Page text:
You can spend a lifetime reading books about painting without ever learning how to paint a tree. You can spend a lifetime watching videos of the great tae kwon do masters without ever learning how to throw a single kick. You can pursue any practice you like without a mentor, and you can build knowledge, but it’s unlikely that you’ll ever build mastery. A mentor teaches you everything you can’t learn from a book. There is a difference between “knowing that” and “knowing how.” You can learn facts on your own. But if you want to know how to do something — from baking a cake to writing a story to disciplining a child — you usually have to be shown. The best mentors show us how.
If you don’t have a mentor, you might be wondering how to find one. There are no guarantees. But I’ll tell you what I learned about finding a mentor from kung fu films. I’m a sucker for cheap martial arts movies. And when I first started tae kwon do, I rented a bunch of ’em. In Forbidden Kingdom, the kung fu master is on a long journey with a new student. The student thinks he knows more than he does. Jackie Chan, playing the master, starts pouring the student a cup of tea. The cup fills and Jackie continues to pour. The cup overflows and hot tea begins to run down the student’s arm. When the student protests, Jackie says, “How can you fill your cup when it’s full?” It was a simple, classic kung fu movie lesson: no matter how wise the master, he can teach nothing until the student is ready to learn. If you think you know everything, you can’t learn anything. The first thing we have to learn is that our cup is empty.
You can pursue any practice you like without a mentor, and you can build knowledge, but it’s unlikely that you’ll ever build mastery. A mentor teaches you everything you can’t learn from a book.
There’s a saying: When the student is ready, the teacher will appear. As with a lot of popular sayings and quotations, it’s unclear exactly who first said this or when. I don’t know that it matters. No one can promise you that your mentor will materialize out of nowhere. But the idea stands on its merits: learning does not happen to you because you want it to. Learning is something you must prepare for. If you want to learn, make yourself ready to learn. This is the first task in any training, and it’s the most important, because it is the prerequisite for all other learning.
If you’ve done that, then the next step is to demonstrate devotion to a practice. Your “practice” might be your business, your art, your sport, your career, your charity, your church, your studies, or your family, but if you do what the devoted do and passionately pursue excellence, then your journey will likely lead you to cross paths with many likely mentors. I’ve had many mentors in my life; a youth leadership counselor, my boxing coach, English teacher, History professor, Navy officers. They all came into my life in different and often in unexpected ways. And, in most every case, I didn’t set out to just “find a mentor,” I’d set out to learn—how to throw a punch, how to lead a team, how to write a clear sentence—and I found a great mentor along the way. I think that if we’re both humble and devoted, that we’ll all find a mentor who’s right for us. Who’s your mentor?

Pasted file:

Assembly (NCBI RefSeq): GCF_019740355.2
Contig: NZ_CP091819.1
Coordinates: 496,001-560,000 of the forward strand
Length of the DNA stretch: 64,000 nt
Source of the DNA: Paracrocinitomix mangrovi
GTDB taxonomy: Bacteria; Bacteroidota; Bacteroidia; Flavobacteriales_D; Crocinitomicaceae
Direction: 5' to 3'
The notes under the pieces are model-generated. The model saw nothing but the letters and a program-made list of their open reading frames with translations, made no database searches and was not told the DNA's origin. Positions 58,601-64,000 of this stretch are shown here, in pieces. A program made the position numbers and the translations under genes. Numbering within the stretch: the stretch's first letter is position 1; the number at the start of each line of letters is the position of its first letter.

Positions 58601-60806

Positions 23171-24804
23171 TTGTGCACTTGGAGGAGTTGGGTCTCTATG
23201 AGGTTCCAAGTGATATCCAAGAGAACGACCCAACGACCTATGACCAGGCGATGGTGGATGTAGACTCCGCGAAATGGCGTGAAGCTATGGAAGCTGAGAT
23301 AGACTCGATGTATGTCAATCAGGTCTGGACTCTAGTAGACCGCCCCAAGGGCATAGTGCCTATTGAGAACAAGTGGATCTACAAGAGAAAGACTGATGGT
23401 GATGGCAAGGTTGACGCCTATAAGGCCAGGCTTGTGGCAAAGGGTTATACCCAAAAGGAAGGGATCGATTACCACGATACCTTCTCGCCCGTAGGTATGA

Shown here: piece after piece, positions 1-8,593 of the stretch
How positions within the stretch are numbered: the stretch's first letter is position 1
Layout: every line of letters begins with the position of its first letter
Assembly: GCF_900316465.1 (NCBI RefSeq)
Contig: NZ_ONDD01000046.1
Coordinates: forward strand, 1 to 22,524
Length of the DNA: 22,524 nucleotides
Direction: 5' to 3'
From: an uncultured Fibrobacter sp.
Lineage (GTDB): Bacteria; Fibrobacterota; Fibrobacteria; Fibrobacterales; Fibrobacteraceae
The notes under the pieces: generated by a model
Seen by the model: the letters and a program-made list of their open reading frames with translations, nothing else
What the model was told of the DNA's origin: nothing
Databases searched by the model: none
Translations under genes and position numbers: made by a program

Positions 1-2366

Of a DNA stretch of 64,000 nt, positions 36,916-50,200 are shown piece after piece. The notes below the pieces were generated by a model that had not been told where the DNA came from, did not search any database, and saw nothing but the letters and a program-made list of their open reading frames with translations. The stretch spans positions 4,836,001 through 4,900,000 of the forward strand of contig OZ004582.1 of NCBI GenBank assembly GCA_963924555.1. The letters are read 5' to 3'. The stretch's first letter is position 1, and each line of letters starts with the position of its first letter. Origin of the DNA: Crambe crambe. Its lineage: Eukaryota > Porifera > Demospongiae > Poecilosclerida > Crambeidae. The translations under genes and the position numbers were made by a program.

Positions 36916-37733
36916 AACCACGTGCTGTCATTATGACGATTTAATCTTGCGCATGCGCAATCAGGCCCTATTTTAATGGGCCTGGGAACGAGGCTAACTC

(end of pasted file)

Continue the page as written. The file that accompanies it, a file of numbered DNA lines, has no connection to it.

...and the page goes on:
You can’t really master pain—pain comes and goes. Some of it we choose and some of it we don’t. You can, however, work on mastering yourself. You can build mental toughness in the same way that you build physical strength or moral courage—through practice. What’s tough about this, is that while the world is replete with thousands of diet books and thousands more books on physical exercise, there are few guides to how we build mental toughness. I can’t do justice to all that has to be practiced here, but consider just these five practices:
Write down what you are afraid of. Writing down your fears puts them in front of you. Fear does its worst work when it knocks around in your mind, hiding in the hollows of your thoughts, waiting to breed with panic, insecurity, and uncertainty. When you write down what you are afraid of, you can begin to gain control of and face your fear.
Segment. Learn how to break big challenges down into small pieces. Then attack the pieces.
Mentally Rehearse. Just as you can physically practice and rehearse, you can also mentally rehearse. Done well, you build strength and clarity. Done well, you will not be overcome by events, no matter how difficult, because you’ve thought through hardship ahead of time.
Self-Talk. We all talk to ourselves. You may not speak your thoughts out loud or share them with others, but there is always a conversation in your head about your environment and, most important, about yourself. You can’t shut this conversation off. The best you can do is turn it in your favor. There are times when our self-talk becomes destructive. I screwed up. I’m stupid. I don’t deserve to be here. Everyone thinks like this occasionally, but repetitive negative inner monologues can be destructive. Gain control of the conversation in your own head, and direct it to help you achieve worthy goals.
Breathe. Breathing, like blinking, is one of the few processes in your body that is both voluntary and involuntary. By taking control of your breathing, you can—this is a crude analogy—pull a lever on a lot of your other involuntary systems. By learning how to breathe, you learn how to begin to link the mental and the physical. You learn how to start taking responsibility for something very small and very simple, and you build a foundation of practice that will make you stronger.
Building resilience isn’t easy, and it isn’t for everyone. To build resilience you have to have experience enough to know that life can be hard, and you have to be tough enough to know that hardship can create strength. Those who do build resilience will find that they lead richer and more fulfilling lives. Everyone can build resilience, including you.
Eric Greitens is a Navy SEAL, Rhodes Scholar, boxing champion, and humanitarian leader. The founder of The Mission Continues and the author of the New York Times best-seller The Heart and the Fist, Eric was named by Time magazine as one of the 100 most influential people. His book, Resilience, has just been published.